The second church we gave a shot was a megachurch. We liked the pastor and felt that his preaching was orthodox but still challenging, and the in-house worship band was phenomenally good. Connecting with a small group was even harder there, because church membership was required before you could get in touch with anyone. We did manage to score an invite to a dinner party for one small group, but to our chagrin it was populated by people in their fifties who spent the entire evening talking about how much better things were when they were kids. It was also the most rigid display of hospitality I’ve ever seen, because I keenly remember there was a set form to everything the host family did in terms of food service. They always served the people who were least familiar first, starting with the woman in each couple, then gradually moved down the line to the most familiar. Several weeks later when we saw the couple who had hosted at the church, they didn’t even recognize us.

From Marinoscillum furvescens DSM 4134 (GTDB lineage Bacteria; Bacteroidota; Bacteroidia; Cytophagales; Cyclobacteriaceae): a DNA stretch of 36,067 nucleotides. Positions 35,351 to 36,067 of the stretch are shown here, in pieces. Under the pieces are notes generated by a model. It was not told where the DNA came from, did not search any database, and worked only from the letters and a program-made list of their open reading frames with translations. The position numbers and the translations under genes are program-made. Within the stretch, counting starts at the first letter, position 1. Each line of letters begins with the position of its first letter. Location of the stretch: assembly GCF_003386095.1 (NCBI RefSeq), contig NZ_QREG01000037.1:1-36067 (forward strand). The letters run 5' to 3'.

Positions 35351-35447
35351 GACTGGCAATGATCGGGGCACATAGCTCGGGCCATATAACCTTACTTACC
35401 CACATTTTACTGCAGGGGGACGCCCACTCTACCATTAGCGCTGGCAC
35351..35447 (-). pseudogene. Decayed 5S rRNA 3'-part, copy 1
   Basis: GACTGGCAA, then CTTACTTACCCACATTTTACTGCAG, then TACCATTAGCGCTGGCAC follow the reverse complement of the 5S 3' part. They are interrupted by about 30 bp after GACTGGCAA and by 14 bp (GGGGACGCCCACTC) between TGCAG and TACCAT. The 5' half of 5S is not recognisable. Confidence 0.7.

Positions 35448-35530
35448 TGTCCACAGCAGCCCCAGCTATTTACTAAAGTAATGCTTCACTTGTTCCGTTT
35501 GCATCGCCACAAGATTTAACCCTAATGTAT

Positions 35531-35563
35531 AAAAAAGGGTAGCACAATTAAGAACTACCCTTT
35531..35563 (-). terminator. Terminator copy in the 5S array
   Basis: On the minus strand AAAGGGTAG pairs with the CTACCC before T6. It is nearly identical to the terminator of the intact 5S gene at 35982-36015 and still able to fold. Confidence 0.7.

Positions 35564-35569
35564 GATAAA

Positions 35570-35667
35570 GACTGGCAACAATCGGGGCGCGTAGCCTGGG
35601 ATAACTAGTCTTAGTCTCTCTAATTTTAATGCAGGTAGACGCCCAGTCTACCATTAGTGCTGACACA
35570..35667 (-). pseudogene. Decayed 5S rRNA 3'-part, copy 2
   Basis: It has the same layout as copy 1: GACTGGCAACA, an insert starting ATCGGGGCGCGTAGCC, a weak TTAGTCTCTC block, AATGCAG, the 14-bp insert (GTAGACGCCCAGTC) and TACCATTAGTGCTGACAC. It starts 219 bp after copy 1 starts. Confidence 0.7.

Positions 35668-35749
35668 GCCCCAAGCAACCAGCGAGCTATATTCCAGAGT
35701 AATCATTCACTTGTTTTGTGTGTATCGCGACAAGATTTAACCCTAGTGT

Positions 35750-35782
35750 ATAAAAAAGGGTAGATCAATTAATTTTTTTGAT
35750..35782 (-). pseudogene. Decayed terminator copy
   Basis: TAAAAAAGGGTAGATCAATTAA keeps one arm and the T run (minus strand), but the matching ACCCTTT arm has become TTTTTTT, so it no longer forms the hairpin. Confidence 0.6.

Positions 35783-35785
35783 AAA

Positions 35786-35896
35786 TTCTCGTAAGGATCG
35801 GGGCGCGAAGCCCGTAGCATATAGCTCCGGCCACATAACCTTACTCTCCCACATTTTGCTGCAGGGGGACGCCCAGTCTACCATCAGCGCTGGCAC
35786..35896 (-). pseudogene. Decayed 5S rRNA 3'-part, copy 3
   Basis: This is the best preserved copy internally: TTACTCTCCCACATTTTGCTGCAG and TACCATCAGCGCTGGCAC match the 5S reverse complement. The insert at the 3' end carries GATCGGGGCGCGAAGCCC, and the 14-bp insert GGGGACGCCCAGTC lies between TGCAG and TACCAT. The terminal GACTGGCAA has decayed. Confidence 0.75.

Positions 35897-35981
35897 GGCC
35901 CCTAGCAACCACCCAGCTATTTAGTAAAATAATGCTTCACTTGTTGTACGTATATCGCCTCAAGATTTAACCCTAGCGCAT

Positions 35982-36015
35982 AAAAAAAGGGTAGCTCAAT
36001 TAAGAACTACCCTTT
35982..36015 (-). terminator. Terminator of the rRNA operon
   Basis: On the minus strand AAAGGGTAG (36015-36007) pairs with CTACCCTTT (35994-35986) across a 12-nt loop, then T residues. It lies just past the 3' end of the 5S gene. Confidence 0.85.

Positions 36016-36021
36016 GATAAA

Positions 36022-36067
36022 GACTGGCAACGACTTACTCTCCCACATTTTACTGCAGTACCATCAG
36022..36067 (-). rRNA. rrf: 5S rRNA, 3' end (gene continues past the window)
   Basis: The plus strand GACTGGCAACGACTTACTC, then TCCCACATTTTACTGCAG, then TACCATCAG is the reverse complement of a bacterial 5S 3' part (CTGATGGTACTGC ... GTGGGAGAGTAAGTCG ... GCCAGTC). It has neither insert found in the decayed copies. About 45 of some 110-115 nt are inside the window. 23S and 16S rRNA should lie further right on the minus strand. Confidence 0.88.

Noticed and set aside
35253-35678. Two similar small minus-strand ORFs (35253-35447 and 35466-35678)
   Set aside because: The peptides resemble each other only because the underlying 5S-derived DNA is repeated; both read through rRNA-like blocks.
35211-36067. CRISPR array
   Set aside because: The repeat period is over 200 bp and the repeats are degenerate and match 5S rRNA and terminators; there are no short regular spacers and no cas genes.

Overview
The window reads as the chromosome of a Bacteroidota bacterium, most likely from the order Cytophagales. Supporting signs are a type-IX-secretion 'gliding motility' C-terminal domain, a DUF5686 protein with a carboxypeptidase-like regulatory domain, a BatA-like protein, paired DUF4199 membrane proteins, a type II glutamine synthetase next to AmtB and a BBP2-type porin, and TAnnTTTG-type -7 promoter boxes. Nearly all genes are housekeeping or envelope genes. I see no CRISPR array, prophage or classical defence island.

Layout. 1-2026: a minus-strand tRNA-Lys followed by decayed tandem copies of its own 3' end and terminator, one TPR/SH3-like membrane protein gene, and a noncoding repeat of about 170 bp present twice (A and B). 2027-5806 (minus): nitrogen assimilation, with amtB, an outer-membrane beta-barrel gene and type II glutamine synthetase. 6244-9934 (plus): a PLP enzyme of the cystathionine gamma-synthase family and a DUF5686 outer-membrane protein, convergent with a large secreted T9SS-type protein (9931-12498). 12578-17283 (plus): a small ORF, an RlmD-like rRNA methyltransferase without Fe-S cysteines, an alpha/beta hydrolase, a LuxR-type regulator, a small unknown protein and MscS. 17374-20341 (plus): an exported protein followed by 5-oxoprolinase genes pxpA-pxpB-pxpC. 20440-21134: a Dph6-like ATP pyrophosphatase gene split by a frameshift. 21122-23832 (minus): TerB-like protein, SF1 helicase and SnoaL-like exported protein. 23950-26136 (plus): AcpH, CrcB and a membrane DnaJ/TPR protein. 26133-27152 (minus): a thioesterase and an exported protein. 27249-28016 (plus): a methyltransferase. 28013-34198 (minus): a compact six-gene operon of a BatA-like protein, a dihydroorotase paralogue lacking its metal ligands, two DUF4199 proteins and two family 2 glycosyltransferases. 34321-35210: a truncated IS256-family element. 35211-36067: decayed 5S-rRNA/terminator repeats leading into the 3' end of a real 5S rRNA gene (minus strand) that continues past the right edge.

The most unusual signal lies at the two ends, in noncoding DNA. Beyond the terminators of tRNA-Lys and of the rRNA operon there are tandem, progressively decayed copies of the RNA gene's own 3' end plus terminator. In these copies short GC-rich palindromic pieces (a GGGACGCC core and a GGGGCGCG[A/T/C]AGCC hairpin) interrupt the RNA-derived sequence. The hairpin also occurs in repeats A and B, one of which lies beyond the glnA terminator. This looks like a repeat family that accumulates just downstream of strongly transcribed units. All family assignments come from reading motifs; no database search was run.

The third church seemed like a much more promising fit because it was a young congregation of college students and college graduates, and it had a major emphasis on social justice for the poor and homeless. Rachael and I went to an after-service brunch that they threw one day and accidentally ended up sitting at the table with all the pastors’ wives. They were not very friendly towards us. Despite that, we kept going because we felt like there were no other places within driving range (these churches all got progressively farther and farther from our home at the time) that even remotely fit. Then we took Rachael’s parents to a service one time when they were in town for a visit.
That happened to be the week that one of the associate pastors announced that he was quitting to pursue another job, and the congregation saw fit to extend the service by an extra forty-five minutes to wish this guy farewell. Rachael and I realized after that incident that though they were a tight-knit group, clearly they were not a tight-knit group that was open to extensions.